Rolling (Solo) on a River Cruise Through ScotlandCruise, Scotland — By Lost Girls on November 23, 2011 at 12:19 am
Lost Girl Sophie McGovern had never traveled solo, but after a serious relationship ended, she decided to book a river cruise—and a one-way ticket to self-discovery.
A rugged, well-chiseled hunk stands on a windswept hillside, the dazzling blue of the loch below rivaled only by the azure of his eyes. And look, what’s that he hugs closely to his thick woolen sweatshirt? Why, it’s a tiny baby lamb…
Okay, okay, this was only one of the travel fantasies that had crossed my mind when booking my Scottish river cruise, but having gone through a bad break up (and feeling overtired from a demanding job) the truth was, I was just hoping to re-find myself.
Why this trip? Well, there was something in the gorgeous greens and purples of the highlands that had always called to me, and the trip promised castles, lochs and austere mountains. I’d never been on holiday alone, and hadn’t taken any time out for self discovery since my early twenties. The trip consequently felt nerve-wracking at first, but this was soon replaced by an unfamiliar buzz of excitement as the plane neared Inverness. Seven days of gorgeous views, new horizons, new friends and magical islands were ahead of me—I didn’t want to waste a minute of it.
Exploring Inverness, the traditional Scotland of my imagination beckoned me from shop windows and Old Town streets. I invested in some beautiful local crafts and took my time wandering, enjoying having nothing urgent to do. That night we boarded our ship for the next five days. Dinner seating left me with interesting company and plenty of excited chat about the trip to come. During the evening I wrote my first few tentative lines in a journal; something I hadn’t had the time or inclination to do for months.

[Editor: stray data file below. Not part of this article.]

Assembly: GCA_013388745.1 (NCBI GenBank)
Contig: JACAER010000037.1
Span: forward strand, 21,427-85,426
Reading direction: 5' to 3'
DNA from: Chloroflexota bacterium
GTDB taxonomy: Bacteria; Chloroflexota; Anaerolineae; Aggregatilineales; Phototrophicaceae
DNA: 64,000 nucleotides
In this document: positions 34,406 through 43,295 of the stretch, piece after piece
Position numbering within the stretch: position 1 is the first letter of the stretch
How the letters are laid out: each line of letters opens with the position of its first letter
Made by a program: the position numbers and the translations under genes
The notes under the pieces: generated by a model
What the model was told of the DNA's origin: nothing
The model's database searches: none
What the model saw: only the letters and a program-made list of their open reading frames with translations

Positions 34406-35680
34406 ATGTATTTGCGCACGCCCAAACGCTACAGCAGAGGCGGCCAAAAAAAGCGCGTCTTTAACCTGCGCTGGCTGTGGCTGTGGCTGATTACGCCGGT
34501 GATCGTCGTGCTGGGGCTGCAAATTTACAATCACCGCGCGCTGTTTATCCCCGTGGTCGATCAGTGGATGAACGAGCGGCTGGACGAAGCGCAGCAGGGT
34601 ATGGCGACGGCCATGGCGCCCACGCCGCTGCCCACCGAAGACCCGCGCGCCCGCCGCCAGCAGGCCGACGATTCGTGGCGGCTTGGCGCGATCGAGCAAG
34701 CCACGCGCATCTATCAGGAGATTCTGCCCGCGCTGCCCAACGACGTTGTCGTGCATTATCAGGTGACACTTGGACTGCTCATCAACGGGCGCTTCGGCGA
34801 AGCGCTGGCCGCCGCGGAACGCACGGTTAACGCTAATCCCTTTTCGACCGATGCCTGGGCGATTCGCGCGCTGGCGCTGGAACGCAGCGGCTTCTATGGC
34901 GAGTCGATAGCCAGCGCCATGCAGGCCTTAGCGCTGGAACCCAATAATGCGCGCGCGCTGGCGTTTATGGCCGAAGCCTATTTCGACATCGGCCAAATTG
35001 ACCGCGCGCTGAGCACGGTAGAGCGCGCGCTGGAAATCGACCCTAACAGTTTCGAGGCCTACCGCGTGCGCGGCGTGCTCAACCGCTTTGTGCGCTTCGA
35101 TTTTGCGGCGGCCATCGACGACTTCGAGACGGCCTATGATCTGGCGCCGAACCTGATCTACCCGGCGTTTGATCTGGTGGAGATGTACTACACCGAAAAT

The Caledonian Canal banks provided beautiful scenery for the first stretch of our water bound adventure. Once a route for naval and merchant ships, it was easy to imagine bygone times as we passed picturesque canal side villages, lock gates and rolling hills. Emerging onto the first loch was a humbling sight. Mountains ablaze with purples and ambers cast reflections into calm, pristine water. The stories shared with us at Loch Ness had me desperate to believe, and the setting certainly encouraged my imagination. Also steeped in myth are the bankside remains of Urquhart Castle.
Day four’s West Highland Railway trip was a wonderfully traditional way to travel into the heart of the highlands, taking us over the soaring viaduct of Harry Potter fame. Glenfinnan lay beyond, a village lost to time, nestled in the valley. Continuing up Neptune’s staircase we journeyed to the Sound of Mull on the western coast. Castle exploration and ancestral insight awaited us on the Isle of Mull in the Outer Hebrides. The whiskey distillery tour was intoxicatingly educational.
As the trip drew to an end, I had gone some way to reconnecting with a side of myself that had been lost over the previous years—the enthused, creative side which craves adventure. I returned fresh and invigorated, already planning the next chapters in a new era of self-discovery.
Sophie McGovern is a writer and freelance journalist. Originally from Scarborough, she has travelled throughout Latin America, North Africa and Europe, and currently lives on a house boat near Bath. Her articles are featured on various websites including Heading There, Lonely Planet and Southbank Centre Literature. She has a Masters degree in Creative Writing.
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